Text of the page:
Glue ear (Also known as otitis media with effusion/OME) is a common childhood condition characterized by the accumulation of fluid within the middle ear, without signs of acute infection.

The presence of fluid behind the eardrum (tympanic membrane) adversely affects the efficiency of movement of the 3 bones (ossicles) of hearing in the middle ear. The sound signal is not carried as well to the sensory organ in the inner ear (cochlea) and as a result the sound is heard as a quieter noise than it ought to be.

There are 2 peaks in the incidence of glue ear around 3 and 5 years of age. Glue ear is very common and 80% of children have been affected by 10 years. Hearing loss is the commonest presenting feature but sometimes the hearing difficulty can go unnoticed.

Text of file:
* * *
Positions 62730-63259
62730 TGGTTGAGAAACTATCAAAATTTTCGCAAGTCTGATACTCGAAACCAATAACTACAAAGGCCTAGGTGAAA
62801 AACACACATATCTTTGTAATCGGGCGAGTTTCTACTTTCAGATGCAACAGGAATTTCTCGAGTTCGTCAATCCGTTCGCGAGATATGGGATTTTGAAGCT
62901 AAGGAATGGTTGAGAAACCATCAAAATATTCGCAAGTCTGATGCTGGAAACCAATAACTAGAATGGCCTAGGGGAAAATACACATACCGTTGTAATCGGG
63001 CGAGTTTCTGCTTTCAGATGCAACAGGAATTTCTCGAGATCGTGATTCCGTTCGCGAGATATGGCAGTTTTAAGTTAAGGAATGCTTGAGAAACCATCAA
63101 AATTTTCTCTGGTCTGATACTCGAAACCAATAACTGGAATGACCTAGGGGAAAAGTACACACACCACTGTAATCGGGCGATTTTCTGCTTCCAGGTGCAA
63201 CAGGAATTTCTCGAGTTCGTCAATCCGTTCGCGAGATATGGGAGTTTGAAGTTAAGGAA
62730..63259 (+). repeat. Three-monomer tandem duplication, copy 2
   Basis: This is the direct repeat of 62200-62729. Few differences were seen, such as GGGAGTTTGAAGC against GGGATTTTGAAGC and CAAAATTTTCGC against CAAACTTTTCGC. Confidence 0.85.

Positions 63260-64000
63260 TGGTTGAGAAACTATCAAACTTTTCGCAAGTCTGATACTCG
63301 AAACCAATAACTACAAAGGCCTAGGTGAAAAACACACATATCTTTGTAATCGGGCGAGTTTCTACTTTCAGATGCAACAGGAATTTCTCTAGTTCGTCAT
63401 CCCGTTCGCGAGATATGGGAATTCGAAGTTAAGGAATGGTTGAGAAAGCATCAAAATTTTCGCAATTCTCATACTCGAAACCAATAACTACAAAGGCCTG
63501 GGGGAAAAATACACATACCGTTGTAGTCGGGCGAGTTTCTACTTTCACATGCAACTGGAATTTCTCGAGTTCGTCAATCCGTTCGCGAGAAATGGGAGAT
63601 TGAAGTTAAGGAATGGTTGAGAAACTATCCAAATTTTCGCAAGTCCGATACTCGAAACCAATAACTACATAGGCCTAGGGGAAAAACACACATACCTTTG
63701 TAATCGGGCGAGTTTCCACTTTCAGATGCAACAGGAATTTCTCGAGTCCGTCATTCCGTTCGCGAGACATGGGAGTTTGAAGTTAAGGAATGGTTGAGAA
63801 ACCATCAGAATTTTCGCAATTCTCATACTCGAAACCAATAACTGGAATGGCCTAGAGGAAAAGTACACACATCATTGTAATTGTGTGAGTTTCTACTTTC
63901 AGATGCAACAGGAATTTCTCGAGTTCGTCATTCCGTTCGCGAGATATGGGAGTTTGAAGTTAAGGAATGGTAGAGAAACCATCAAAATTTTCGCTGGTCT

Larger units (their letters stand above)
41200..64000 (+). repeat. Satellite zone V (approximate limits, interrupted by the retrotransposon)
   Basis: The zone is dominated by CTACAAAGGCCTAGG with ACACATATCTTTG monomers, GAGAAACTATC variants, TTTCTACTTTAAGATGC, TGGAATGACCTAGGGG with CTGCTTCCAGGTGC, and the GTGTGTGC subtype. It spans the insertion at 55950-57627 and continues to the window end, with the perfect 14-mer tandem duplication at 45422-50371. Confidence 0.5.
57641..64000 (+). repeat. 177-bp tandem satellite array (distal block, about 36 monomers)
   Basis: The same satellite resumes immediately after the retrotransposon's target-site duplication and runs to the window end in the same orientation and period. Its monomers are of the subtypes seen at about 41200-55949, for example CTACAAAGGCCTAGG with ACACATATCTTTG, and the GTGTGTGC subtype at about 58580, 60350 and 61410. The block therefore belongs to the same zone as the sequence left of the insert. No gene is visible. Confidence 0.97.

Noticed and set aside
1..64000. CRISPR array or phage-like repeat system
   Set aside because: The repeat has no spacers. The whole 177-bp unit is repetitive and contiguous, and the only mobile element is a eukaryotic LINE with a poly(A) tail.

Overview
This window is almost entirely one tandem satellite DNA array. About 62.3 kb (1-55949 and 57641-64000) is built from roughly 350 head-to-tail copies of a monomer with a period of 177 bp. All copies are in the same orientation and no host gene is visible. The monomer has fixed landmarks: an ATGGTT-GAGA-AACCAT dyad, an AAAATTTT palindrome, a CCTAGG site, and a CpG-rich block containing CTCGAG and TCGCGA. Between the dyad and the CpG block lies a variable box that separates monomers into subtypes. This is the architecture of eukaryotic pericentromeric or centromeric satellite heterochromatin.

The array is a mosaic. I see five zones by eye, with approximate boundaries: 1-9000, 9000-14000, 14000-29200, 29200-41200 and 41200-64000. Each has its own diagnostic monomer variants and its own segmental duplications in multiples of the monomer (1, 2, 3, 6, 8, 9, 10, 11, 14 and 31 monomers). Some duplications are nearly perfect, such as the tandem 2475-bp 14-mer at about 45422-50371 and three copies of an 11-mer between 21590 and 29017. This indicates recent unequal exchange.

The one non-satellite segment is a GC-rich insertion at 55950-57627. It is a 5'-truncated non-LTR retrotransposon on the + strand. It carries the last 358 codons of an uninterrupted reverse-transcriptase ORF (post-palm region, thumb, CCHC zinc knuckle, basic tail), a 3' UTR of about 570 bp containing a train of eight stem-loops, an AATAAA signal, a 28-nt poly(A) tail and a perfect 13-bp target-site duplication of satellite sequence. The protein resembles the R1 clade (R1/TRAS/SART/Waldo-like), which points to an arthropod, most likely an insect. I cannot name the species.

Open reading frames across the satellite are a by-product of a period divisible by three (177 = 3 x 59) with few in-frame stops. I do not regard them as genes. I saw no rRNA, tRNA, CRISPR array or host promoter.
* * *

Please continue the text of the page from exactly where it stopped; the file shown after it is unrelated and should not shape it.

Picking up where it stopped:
Less frequently glue ear may present with poor educational progress, clumsiness, ‘the wobbly child’, abnormal noises in the ears (tinnitus) and intolerance of loud noise (hyperacusis). Glue ear may resolve naturally and therefore a period of 3 months of ‘active monitoring’ following diagnosis is recommended. If the glue ear persists for over 3 months with accompanying hearing difficulty then intervention should be offered. Medicinal treatments have not been shown to be effective in the management of glue ear.

This intervention can take the form of surgically draining the fluid and inserting grommets (ventilation tubes) to ventilate the middle ear. Grommets prevent the development of the negative pressure in the middle ear that is thought to lead to the development of glue ear. Hearing aids are an option to amplify the sounds sent into the ear to counter-act the inefficient sound transfer. They allow the child to hear better, whilst waiting for the natural resolution of the glue ear, that can take months to a few years.